Officer and gunnery chief in the galler fleet. Served as lieutenant in the amphibious corps' Swedish and Finnish squadrons. Was aboard the frigate Svarta örn in a 1781 convoy expedition to the Mediterranean. Member of learned societies at home and abroad.
Sveriges sjökartor – A. Hedin.
1784-1870. Född i Nagu socken, Åbo och Björneborgs län, Finland, död i Stockholm.
Finsk-svensk officer och kartograf. Son till kaptenen Gabriel August Hagelberg och Anna Lovisa Qvick; u.ä.-dotter till fältmarskalken greve Augustin Ehrensvärd. Hagelstam utmärkte sig som officer i finska kriget och i sjömätningsarbeten. 1810 utnämnd till kapten i den nyupprättade Sjömätningskåren, och avancerade senare till överste. 1814 var han den svenska regeringens kommissionär i Köpenhamn vid överlåtelsen av norska kartor och andra arkivalier rörande Norge. Initiativtagare till Väddö kanal i Roslagen. Hagelstam utarbetade ett flertal kartor över Sverige och Norge, för detta arbete adlad 1818. Som riksdagsman var han en ivrig nykterhetsförespråkare och medverkade till att brännvinsskatten lades om 1855 och att husbehovsbränningen förbjöds 1860. Medlem av Krigsvetenskapsakademin och utgivare av flera militära skrifter om Sveriges kust- och havsförsvar. Hagelstam var gift med Eva Fredrika Burenstam (1791-1877), genom vilken han ärvde Stjärnsunds slott i Askersunds landsförsamling, som han 1823 sålde till k...
Ska artikeln hit?
Gulddistriktet Klondike - ca 1897.
Column – Myra Pl. XXX - Bedford, Francis
JUSTUS DANKERTS (son) 1635-1701
The Dankerts family, of whom the above were the most important, was very large and ramifying having had a lot of members who were active in engraving on an artistic level. In this short view, however, we are dealing mainly with those who took part in the atlas production.
The family’s roots can be traced back to Cornelis Danckerts (1536-1595), a carpenter in Amsterdam. From his marriage with Lijsbet Cornelisdr two sons are known: Cornelis Danckerts de Rij (1561-1634) and Danckert Cornelisz (ca. 1580-1625). Cornelis and his descendants called themselves Danckerts de Rij. Danckerts Cornelisz who is at the root of the line we are now interested in was first a skipper then a stone merchant. He married Lijstbeth Jansdr, shortly after the turn of the century. Several members of his branch were well-known engravers-etchers, mapmakers and printsellers (Keuning, 1955). Danckert Cornelisz had two sons: Cornelis Danckerts (1603-1656) and Dancker Danckerts (1614-?).
Cornelis the elder brother established himself as an engraver, map- and artprint producer, printer and publisher in Amsterdam in the early 1630s. His shop was flourishing under his, the father’s and his sons’ and grandsons’ direction in the second half of the 17th century as far as 1717 when the grandson Cornelis died. (Hereafter for distinguishing Cornelis the firm’s founder and Cornelis, the grandson, Cornelis (I) and Cornelis (II) will be used, respectively.) Cornelis (I) was an eminent engraver producing a number of single-sheet maps and wall maps. Besides his own publications, he was working for reknown personalities of the time such as the famous John Speed (1552-1629), historian and mapmaker, ”the father of the English atlases” or for Petrus Bertius (1565-1629), the illustrious geography professor at Leiden University (Tooley, 1979).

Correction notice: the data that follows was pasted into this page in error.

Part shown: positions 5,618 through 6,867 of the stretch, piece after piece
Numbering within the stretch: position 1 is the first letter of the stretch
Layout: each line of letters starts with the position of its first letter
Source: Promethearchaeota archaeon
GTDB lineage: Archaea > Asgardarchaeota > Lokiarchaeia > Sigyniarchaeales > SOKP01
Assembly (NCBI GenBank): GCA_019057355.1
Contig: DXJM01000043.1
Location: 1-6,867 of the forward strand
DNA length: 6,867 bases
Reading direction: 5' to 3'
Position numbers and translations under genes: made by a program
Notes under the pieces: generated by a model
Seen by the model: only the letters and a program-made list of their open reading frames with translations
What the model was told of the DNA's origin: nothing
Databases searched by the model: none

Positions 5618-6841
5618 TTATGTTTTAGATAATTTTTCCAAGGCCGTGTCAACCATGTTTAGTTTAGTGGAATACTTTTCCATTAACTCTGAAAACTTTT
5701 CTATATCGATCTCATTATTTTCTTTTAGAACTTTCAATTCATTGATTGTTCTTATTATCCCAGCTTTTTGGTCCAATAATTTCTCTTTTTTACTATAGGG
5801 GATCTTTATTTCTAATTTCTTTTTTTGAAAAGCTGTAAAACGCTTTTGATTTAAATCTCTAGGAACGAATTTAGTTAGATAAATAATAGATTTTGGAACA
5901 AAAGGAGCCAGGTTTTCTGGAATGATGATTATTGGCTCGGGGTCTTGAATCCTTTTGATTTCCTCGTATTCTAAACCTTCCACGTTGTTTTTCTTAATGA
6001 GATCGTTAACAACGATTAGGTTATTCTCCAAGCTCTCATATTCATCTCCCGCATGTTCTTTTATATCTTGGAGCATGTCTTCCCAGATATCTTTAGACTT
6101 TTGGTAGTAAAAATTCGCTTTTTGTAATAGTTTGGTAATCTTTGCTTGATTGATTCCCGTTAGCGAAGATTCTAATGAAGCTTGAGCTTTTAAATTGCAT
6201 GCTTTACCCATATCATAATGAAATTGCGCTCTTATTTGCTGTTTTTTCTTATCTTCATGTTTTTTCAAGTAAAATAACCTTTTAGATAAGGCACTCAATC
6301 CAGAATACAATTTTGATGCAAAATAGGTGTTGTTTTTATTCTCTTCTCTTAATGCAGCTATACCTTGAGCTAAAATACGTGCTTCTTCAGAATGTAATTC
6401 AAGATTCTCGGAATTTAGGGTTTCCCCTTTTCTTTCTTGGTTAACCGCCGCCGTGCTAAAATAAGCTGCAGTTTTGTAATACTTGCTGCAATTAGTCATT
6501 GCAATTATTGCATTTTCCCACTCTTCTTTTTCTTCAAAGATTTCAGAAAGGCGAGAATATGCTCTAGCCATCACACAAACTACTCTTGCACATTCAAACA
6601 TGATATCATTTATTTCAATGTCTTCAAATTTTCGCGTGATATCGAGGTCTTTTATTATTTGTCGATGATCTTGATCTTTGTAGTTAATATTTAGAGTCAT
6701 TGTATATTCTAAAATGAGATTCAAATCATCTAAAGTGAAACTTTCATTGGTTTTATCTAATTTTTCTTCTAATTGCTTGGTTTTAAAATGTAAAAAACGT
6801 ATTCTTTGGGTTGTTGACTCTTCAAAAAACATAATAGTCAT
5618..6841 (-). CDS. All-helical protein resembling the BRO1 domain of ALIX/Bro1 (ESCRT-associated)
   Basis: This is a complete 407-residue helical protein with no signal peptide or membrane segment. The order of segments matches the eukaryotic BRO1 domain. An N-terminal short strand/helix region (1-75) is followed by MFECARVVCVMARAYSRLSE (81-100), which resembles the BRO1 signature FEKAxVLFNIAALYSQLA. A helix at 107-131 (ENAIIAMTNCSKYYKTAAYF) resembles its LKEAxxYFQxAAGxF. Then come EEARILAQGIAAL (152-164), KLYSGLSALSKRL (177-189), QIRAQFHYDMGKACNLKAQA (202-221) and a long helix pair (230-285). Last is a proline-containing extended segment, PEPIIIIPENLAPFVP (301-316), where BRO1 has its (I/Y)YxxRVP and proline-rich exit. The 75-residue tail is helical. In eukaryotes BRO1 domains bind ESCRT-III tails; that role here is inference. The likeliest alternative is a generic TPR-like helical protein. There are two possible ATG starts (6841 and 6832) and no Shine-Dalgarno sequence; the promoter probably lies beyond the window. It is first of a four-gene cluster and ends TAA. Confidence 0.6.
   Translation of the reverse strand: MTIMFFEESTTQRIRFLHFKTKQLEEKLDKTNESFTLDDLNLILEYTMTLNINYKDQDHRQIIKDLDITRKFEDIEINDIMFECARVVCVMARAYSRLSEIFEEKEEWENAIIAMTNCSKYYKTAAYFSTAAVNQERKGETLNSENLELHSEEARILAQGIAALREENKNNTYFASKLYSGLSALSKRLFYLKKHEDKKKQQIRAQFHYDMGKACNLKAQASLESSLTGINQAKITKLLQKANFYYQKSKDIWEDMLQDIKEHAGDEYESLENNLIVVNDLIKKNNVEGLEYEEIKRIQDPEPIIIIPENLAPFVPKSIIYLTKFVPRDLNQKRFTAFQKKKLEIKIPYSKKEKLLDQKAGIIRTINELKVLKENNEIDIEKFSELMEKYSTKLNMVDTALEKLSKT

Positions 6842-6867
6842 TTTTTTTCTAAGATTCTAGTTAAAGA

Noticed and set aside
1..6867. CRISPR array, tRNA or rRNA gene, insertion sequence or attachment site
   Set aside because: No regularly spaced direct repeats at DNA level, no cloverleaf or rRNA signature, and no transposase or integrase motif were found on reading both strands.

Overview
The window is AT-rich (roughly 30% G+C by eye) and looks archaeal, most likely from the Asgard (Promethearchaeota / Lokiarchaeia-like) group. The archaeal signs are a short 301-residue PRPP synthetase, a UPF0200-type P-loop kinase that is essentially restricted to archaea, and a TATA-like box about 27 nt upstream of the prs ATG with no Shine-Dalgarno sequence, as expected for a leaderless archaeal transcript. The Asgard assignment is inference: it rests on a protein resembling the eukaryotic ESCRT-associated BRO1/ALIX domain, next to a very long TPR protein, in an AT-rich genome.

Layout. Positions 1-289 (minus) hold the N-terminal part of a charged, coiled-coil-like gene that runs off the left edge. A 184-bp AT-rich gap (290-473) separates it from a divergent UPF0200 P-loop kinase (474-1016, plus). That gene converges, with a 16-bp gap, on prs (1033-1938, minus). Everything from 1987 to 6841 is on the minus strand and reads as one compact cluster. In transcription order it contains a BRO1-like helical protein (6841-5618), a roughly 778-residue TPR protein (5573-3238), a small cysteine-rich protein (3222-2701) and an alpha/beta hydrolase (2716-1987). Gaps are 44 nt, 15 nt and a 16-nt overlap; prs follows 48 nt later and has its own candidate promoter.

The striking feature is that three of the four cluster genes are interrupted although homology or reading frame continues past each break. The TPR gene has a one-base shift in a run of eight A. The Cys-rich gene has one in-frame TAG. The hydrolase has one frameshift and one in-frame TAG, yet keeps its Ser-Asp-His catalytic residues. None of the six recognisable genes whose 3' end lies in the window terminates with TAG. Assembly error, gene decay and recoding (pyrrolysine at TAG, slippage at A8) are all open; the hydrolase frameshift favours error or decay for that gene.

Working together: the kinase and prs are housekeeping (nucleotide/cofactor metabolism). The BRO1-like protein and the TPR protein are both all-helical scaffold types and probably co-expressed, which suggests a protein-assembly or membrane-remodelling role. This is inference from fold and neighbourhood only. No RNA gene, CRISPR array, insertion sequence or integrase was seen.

At Cornelis (I)’ death (1656), the elder son, Dancker (1634-1666) took the shop over then at his early passing the younger brother Justus (1635-1701) who had been a stone merchant succeded his brother in direction of the firm. (As distinguishing marks (I) will be used at Justus, the father’s name and (II) at the son’s.) The Danckerts family’s map producing and -publishing office had its apogee at the time of Justus (I) and of his three sons Theodorus (I) (1663-1727), Cornelis (II) (1664-1717) and Justus (II) (?-1692).
Between 1669-1701 their shop was run in the ”Calverstraet in the Danckbaerheyt” (Danckbaerheyt=Thankfulness). Cornelis (II) married Geertrui Magnus, the daughter of a famous contemporary Amsterdam bookbinder, Albert Magnus and moved into the house of Magnus’ widow on the ”Nieuwendijk in de Atlas”. (Albert Magnus had died some years before.) Thus after 1696 two print shops of the Danckerts were being run in Amsterdam and from that time onwards on different publications, also on maps and on atlas’ title- and index-pages, Cornelis (II) used this new address.
The Danckerts’s firm’s closing down was gradually taking place. The first harder breaking could be caused by the general depression in 1713 when Justus (I)’ heirs decided to sell a part of the map and atlas stock with lots of copperplates. The final, full stopping occured at the time of the last surviving brother, Theodorus (I) in 1727 when the remaining estate was also sold. The copperplates of the maps were bought by Reiner and Josua Ottens, first-rate Amsterdam map- and atlas publishers in the first part of the 18th century. Following the general custom of the time, the Ottens erased the Danckerts names and addresses replacing them with their own